‘I’m not go­ing any­where’

Northam says he’s best equipped to help Vir­ginia heal.

The Washington Post - - FRONT PAGE - BY FENIT NIRAPPIL [email protected]­post.com

Vir­ginia Gov. Ralph Northam (D) de­fended his abil­ity to lead and heal the state’s racial wounds in his first on-cam­era in­ter­view since the rev­e­la­tion of racist pho­tos that threaten to de­rail his gov­er­nor­ship.

“Right now, Vir­ginia needs some­one that can heal. There’s no bet­ter per­son to do that than a doc­tor,” Northam said in an in­ter­view with jour­nal­ist Gayle King, ex­cerpts of which were aired at the start of CBS’s “Face the Na­tion” on Sun­day.

“Vir­ginia also needs some­one who is strong, who has em­pa­thy, who has courage and who has a moral com­pass. And that’s why I’m not go­ing any­where,” Northam said in the in­ter­view, which was sched­uled to air in full Mon­day on “CBS This Morn­ing.”

Northam’s com­ments echo those he made in a Satur­day in­ter­view with The Wash­ing­ton Post in which he promised to de­vote the rest of his gov­er­nor­ship to ad­vanc­ing racial eq­uity in a place that was at the heart of the Con­fed­er­acy.

Near the be­gin­ning of the CBS in­ter­view ex­cerpt in an ex­change with King, Northam noted that this year is the 400th an­niver­sary of the first “in­den­tured ser­vants from Africa” ar­riv­ing in Vir­ginia.

King in­ter­jects: “Also known as slav­ery.”

Northam re­sponds, “Yes. While we have made a lot of progress in Vir­ginia — slav­ery has ended, schools have been de­seg­re­gated, we have ended the Jim Crow laws, eas­ier ac­cess to vot­ing — it is abun­dantly clear that we still have a lot of work to do,” Northam told King. “And I re­ally think this week raised a level of aware­ness in the com­mon­wealth and in this coun­try that we haven’t seen, cer­tainly in my life­time.”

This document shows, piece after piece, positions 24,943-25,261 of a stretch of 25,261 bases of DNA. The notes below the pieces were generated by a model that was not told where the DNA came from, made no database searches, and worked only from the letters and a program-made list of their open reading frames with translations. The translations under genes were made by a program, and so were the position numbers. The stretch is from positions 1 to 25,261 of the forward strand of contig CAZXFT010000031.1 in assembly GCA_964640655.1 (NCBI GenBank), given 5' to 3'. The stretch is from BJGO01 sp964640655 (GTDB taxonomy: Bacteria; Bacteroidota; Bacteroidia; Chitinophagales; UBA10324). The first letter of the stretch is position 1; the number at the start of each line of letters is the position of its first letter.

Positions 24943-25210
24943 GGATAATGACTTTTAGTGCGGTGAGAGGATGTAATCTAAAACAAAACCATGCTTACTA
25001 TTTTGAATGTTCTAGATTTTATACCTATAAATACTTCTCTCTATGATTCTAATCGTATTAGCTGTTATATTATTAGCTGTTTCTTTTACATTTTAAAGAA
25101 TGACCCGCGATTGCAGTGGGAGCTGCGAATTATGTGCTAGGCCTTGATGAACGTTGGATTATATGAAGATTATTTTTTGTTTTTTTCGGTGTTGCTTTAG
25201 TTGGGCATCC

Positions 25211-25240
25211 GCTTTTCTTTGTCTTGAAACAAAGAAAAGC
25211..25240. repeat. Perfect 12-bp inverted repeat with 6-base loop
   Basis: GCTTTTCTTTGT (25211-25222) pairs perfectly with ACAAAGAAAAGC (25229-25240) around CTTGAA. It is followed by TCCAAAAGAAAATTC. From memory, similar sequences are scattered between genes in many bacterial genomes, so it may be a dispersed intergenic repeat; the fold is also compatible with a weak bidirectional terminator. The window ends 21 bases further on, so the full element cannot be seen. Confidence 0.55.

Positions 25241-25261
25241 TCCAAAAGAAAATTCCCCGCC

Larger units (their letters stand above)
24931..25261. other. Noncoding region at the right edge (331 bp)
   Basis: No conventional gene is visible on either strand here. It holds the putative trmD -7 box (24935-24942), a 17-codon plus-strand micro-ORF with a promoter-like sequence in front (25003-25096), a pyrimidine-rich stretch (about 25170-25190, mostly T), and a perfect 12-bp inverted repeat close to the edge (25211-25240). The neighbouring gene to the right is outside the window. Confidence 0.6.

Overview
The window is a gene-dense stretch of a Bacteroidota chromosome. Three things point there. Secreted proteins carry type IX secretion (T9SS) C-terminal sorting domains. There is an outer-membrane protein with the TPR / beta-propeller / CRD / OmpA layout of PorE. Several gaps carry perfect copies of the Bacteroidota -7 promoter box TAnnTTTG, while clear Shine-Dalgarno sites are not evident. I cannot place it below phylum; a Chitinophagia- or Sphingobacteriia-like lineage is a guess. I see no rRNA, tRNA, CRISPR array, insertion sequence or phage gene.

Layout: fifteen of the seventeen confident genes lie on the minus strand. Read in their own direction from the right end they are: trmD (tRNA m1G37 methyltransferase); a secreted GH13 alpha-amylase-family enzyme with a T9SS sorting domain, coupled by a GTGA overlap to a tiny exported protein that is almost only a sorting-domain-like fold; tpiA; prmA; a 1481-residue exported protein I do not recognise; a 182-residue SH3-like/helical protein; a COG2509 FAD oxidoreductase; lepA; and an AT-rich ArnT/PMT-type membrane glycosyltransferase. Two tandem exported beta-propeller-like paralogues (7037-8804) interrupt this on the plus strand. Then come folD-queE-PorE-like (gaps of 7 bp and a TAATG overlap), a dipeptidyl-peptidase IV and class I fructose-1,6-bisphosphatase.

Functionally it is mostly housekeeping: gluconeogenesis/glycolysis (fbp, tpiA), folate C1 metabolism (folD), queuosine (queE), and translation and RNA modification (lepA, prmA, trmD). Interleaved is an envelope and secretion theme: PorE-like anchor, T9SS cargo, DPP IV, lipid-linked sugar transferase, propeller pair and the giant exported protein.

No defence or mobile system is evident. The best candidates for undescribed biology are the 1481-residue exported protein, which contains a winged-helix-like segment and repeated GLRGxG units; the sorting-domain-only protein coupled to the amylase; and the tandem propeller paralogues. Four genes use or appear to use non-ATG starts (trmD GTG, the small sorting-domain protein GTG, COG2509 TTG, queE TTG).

Northam’s ref­er­ence to slaves as in­den­tured ser­vants sparked some out­rage on so­cial me­dia.

“Vir­ginia de­serves a gov­er­nor that knows the folks who were stolen from their land & brought to present day Vir­ginia on cargo ships in 1619 were not ‘in­den­tured ser­vants’ they were moth­ers, fa­thers, daugh­ters, sons, lead­ers, war­riors, elders who were cap­tured & en­slaved. SIGH,” tweeted Demo­cratic strate­gist Sy­mone D. San­ders.

“My God, it just gets worse & worse. Asked about this week in VA, Northam re­sponds by re­fer­ring to kid­napped, en­slaved, & traf­ficked Africans as ‘in­den­tured ser­vants,’ ” tweeted Qasim Rashid, a Mus­lim ac­tivist who lives in Vir­ginia.

The first Africans brought to Vir­ginia were cap­tured in An­gola and brought in a slave ship, but Vir­ginia did not have a for­mal le­gal sys­tem for slav­ery in 1619. There ap­pears to be some am­bi­gu­ity over their le­gal sta­tus, with some still forced to work for life while oth­ers had a path to free­dom, ac­cord­ing to the Na­tional Park Ser­vice. Asked to clar­ify Northam’s re­marks, a spokes­woman for the gov­er­nor pointed to news ac­counts that said Africans were treated as in­den­tured ser­vants be­fore slave laws were writ­ten.

The state is in chaos with con­tro­ver­sies en­gulf­ing its top three elected of­fi­cials. Shortly af­ter the rev­e­la­tions about Northam, At­tor­ney Gen­eral Mark R. Her­ring (D) ad­mit­ted to wear­ing black­face as a col­lege stu­dent, and Lt. Gov. Justin Fair­fax (D) also faces calls to re­sign af­ter two women ac­cused him of sex­ual as­sault. Fair­fax has said en­coun­ters with his ac­cusers in 2000 and 2004 were con­sen­sual and has asked the FBI to in­ves­ti­gate.

Vir­ginia Se­nate Ma­jor­ity Leader Thomas K. Nor­ment Jr. (RJames City) also ac­knowl­edged he was an ed­i­tor of a 1968 year­book that fea­tured racial slurs and pho­tos of stu­dents in black­face, but he said he was not re­spon­si­ble for the con­tent.